|SHADOWS ON THE WALL | REVIEWS | NEWS | FESTIVAL | AWARDS | Q&A | ABOUT | TALKBACK|
dir-scr Camille Thoman
prd Julian Cautherley, Bronwyn Cornelius, Elizabeth Yng-Wong, Radium Cheung, Corey Moosa, Camille Thoman
with Mireille Enos, Sam Shepard, Goran Visnjic, Vincent Piazza, Nina Arianda, Ana Nogueira, David Greenspan, Desmin Borges, Angelica Page, Jarek Truszczynski, Alok Tewari, Jacqueline Antaramian
release US 20.Oct.17, UK 21.Sep.18
The usual suspects: Enos
|R E V I E W B Y R I C H C L I N E|
Dreamy and involving, this gloomy, low-key drama gets into the mind of its central character in a clever way that combines art and personal trauma. Writer-director Camille Thoman inventively creates a vague story of intrigue without the usual trappings of a mystery thriller, quietly building the unsettling tension with wry irony and artful observation. But it's also very indulgent.
In her work, artist Miranda (Enos) uses everyday events, pulling threads to see where they go. Although she's in trouble for using someone's lost mobile phone in a project. When her friend Paul (Shepard) witnesses an assault out her window, he needs to be discreet, so Miranda claims she saw it happen. But this leads her into an increasingly confusing sense that she's the target of something nefarious. So she starts following the man (Visnjic) she suspects is the attacker. Meanwhile, she rekindles her romance with old friend Andy (Piazza), the detective on her case.
Eerily, Miranda narrates her own story as if she is turning it into a new installation for her gallery. Perhaps all of this is an expression of her creative imagination. She suspects that the man (Greenspan) whose phone she found might be stalking her, and she has a haunting obsession with Paul's detailed description of the assailant and the resulting police sketch. But the victim (Arianda), Miranda's neighbour, is perplexed by inconsistencies in her story.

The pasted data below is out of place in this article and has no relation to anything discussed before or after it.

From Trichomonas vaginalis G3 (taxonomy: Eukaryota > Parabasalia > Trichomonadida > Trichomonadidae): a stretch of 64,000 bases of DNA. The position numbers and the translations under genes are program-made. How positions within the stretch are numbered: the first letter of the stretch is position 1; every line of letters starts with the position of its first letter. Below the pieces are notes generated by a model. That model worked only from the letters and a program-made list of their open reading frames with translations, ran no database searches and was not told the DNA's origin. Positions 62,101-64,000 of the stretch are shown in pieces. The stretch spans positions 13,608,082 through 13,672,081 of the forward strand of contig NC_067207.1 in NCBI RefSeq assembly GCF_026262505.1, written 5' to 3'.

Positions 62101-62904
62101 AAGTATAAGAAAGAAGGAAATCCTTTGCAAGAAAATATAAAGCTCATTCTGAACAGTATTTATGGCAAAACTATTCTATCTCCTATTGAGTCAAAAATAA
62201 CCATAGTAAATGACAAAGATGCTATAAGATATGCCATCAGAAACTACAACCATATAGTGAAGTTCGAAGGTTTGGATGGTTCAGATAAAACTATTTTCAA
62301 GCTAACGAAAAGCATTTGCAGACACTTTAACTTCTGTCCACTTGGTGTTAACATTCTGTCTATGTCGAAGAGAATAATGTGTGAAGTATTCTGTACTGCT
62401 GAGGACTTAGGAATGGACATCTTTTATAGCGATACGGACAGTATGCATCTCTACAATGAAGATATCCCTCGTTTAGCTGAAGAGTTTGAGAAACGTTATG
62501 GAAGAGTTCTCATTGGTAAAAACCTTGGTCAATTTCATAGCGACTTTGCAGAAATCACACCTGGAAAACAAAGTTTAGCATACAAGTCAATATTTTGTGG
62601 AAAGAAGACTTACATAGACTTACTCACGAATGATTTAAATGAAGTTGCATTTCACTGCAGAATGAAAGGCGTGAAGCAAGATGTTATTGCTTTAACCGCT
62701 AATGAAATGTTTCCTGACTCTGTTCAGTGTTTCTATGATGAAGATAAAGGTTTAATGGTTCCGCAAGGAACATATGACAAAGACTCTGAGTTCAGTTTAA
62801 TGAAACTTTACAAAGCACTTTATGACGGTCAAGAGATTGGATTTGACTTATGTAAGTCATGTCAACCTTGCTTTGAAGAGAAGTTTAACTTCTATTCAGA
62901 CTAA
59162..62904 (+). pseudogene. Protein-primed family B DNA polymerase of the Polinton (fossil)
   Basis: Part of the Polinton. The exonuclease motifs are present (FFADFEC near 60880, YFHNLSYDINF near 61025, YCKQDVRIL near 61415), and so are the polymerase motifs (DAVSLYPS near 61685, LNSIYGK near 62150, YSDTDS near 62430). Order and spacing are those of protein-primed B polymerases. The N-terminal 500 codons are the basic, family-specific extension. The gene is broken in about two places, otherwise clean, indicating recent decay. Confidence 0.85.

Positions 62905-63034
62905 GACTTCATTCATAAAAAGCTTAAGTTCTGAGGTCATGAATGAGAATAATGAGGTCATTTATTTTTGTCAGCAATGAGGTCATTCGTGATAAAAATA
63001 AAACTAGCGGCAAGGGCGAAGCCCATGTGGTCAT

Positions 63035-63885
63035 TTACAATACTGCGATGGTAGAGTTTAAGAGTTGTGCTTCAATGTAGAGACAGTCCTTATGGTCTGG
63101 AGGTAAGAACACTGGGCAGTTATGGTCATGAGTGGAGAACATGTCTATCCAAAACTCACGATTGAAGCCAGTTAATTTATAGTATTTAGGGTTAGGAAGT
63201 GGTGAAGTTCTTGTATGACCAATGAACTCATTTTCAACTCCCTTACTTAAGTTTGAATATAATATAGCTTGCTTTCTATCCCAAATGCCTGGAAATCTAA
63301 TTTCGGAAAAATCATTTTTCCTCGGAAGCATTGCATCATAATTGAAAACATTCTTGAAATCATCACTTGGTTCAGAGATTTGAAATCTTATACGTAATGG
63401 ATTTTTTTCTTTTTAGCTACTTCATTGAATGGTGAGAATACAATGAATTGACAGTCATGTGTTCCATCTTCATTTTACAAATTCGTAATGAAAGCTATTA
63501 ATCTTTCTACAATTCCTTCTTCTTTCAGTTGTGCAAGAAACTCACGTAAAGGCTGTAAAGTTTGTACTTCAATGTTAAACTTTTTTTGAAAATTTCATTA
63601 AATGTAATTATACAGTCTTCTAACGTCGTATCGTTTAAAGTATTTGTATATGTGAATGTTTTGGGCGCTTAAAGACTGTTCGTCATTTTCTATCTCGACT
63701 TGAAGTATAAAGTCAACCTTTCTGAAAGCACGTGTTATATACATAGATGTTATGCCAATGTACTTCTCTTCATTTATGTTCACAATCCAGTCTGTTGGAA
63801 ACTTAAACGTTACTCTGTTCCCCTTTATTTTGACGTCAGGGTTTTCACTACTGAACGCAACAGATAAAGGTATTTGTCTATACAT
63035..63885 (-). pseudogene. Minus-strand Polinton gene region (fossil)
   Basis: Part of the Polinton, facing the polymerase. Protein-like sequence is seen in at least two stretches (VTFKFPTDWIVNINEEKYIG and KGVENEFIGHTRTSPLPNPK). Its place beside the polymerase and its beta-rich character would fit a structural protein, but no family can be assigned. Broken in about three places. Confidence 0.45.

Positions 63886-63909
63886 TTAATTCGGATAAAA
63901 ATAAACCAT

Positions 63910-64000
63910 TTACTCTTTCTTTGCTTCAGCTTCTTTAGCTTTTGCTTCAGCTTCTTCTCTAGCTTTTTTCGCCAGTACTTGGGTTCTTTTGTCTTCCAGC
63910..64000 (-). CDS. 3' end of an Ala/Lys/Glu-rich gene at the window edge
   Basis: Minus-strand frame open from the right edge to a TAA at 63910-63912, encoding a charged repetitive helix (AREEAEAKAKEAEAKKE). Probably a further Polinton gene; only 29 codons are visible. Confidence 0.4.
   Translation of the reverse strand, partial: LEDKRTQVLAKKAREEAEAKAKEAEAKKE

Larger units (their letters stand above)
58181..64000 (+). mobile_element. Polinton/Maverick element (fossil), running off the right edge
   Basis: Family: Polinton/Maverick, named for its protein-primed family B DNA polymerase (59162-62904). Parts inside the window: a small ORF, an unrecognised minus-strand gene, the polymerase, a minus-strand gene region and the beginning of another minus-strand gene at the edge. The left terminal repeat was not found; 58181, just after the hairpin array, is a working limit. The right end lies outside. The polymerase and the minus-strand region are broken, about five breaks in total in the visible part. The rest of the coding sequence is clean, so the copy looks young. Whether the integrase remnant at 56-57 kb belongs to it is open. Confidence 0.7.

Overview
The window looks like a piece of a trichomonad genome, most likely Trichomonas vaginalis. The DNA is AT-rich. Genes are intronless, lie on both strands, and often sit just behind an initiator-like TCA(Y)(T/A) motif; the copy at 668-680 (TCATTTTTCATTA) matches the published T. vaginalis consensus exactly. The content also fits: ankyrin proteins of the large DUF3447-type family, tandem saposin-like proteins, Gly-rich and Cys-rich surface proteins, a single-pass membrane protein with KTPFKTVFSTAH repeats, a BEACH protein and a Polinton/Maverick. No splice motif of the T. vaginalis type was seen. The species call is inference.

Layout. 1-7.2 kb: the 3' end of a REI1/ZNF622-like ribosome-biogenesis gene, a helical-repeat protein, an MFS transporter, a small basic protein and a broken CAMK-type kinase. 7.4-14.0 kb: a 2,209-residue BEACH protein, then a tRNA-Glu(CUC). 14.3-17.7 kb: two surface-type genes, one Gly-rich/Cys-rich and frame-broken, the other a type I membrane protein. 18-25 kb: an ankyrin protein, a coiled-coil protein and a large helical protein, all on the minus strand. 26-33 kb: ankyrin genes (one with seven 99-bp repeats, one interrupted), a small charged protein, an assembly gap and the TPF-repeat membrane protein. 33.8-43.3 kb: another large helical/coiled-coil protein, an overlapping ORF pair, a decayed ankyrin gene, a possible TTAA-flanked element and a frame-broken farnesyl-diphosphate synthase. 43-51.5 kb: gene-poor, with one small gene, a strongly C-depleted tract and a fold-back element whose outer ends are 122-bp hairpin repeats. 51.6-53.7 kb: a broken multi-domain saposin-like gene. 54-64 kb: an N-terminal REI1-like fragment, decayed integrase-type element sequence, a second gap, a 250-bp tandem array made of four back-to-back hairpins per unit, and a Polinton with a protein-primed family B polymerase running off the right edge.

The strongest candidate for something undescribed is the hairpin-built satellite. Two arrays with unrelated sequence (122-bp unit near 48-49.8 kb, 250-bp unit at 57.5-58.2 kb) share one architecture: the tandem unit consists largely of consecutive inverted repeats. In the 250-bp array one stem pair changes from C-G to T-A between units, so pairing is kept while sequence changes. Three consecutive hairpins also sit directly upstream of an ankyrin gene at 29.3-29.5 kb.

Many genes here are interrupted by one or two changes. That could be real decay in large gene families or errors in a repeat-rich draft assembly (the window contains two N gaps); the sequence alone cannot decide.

Enos is superb at the centre of these bizarre events, as Miranda coaxes herself to continue her halting investigation. She never seems to worry about what she'll find, perhaps because she knows that anything that happens will make the art project even better. But her interest in people she doesn't know feels unhealthy and invasive. And Enos is intriguing as she remains brightly offhanded in public, moody and intense on her own. All of the side roles are much smaller, but Shepard injects some real power into what would be his final role.
Intriguingly, Thoman never builds much suspense until the twisty finale, despite skilfully deploying several Hitchcockian touches. There are involving moments, and powerful emotions, plus a vivid sense of impending doom. But the mystery unspools without momentum, never quite defined enough for the audience to know what it means. This may be clever, especially as it explores much bigger ideas, but it makes it difficult to care. So even if the movie is beautifully directed and acted, pretty much everything about it remains maddeningly enigmatic.
|R E A D E R R E V I E W S|
|Still waiting for your comments ... don't be shy.|
© 2018 by Rich Cline, Shadows on the Wall
HOME | REVIEWS | NEWS | FESTIVAL | AWARDS | Q&A | ABOUT | TALKBACK